Digital Video Essentials Professional

Test patterns and footage to help calibrate any display.
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Digital Video Essentials Professional

Aug 1, 2005 12:00 PM, By Jeff Sauer

Test patterns and footage to help calibrate any display.

If you've been in the AV industry very long, you're probably familiar with Joe Kane's Video Essentials DVD. Since its introduction eight years ago (indeed, before that with the Laser Disc-oriented version: A Video Standard), it has become a staple for home-theater enthusiasts and AV installers alike trying to get the best picture and sound out of a media room installation. An update in 2003, Digital Video Essentials, added several new testing tools and explanations of emerging digital technology. The abundance of its teaching and tutorials, though, primarily targets the home-theater enthusiast.

Joe Kane Productions' latest release focuses more directly on the needs of professional AV installers and calibrators. Digital Video Essentials Professional Edition ($295, distributed and marketed by Extron) is a six-disc DVD set that augments the consumer version with a more complete range of test patterns and diagnostic tools, including two entire discs of high-definition test sequences and patterns. There's a fair amount of redundancy in DVE Professional if you already own Digital Video Essentials, but if you're making a living in the AV installation or calibration industry, DVE Professional should be in your toolbox.

WHAT'S ON THE DISCS?

DVE Professional is billed as a six-disc set, but it's really a little bit less than that, and maybe a little bit more, too. To begin with, DVE Professional's Disc One is exactly the same disc as Digital Video Essentials: same menus, same content, same included color filter sheet. Disc Two is simply a PAL version of that same disc, so if you already have what is now being called the Consumer Version ($24.95) you might be a bit surprised by the near-$300 price of DVE Pro.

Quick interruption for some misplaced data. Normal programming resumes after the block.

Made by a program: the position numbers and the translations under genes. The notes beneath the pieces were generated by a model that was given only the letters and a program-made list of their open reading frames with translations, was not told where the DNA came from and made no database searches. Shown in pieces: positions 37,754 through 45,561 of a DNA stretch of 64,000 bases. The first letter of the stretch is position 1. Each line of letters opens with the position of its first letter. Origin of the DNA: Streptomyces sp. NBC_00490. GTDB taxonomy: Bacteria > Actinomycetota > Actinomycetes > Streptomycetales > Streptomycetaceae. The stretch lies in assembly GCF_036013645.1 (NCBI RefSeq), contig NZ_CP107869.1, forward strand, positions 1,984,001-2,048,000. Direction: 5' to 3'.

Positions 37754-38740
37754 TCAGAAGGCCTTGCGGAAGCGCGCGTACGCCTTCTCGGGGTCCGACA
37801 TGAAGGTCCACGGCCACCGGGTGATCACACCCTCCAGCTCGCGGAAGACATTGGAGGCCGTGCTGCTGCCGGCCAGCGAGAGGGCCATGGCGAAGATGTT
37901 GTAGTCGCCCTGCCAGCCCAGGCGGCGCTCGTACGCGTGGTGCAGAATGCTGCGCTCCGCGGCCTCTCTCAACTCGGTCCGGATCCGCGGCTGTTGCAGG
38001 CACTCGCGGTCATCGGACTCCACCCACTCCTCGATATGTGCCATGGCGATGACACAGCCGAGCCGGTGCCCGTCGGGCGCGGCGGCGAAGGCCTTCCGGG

Similarly, Disc Three and Disc Four are NTSC and PAL versions of the component video test material, some of which was on the original Video Essentials disc and either included or not in the updated Digital Video Essentials. Unless you do a lot of calibration work in both North America and Europe, or work with a facility that does NTSC-PAL mastering or conversions, those PAL discs aren't likely to see a lot of use.

Disc Five and Disc Six also contain identical footage and test patterns, but this time quite valuably in four different HDTV formats and two different color spaces. Disc Five includes Windows Media HD format content in 854×480p, 720×486p, 1280×720p, and 1920×1080p using color matrix of Rec. ITU-R BT.601-5. Disc Six has the same footage in 1280×720p and 1920×1080p, but using the color matrix specified by Rec. ITU-R BT.709-4. That kind of content redundancy over a variety of HD formats and color matrices is critical for testing compatibility in today's displays, although I'd prefer 1080i test footage rather than 1080p since it is far, far more common in the real world. Naturally, to play any of the HD footage you'll need a Windows Media-capable computer as the source.

Interestingly, the PAL-oriented Disc Four has an important link to the Joe Kane Productions website (www.videoessentials.com), where you can register your copy of DVE Professional and gain access to manuals for each of the six discs, as well as new downloadable test patterns as they become available. Indeed, those manuals are invaluable because they contain otherwise unavailable descriptions of each of the test patterns and video clips, explanations of what each test is for, and what you should be looking for in each. That omission, and the lack of explanation, is one of the major shortcomings of the original two versions. Previously, for those test patterns not discussed in the main tutorial sections, users — both consumer and professional — were left to figure out applicability. Of course, having those PDFs files available on a DVD-ROM portion of the disc(s) would be best, but it's certainly a very common tactic for getting users to register.

CONSUMER VS. PROFESSIONAL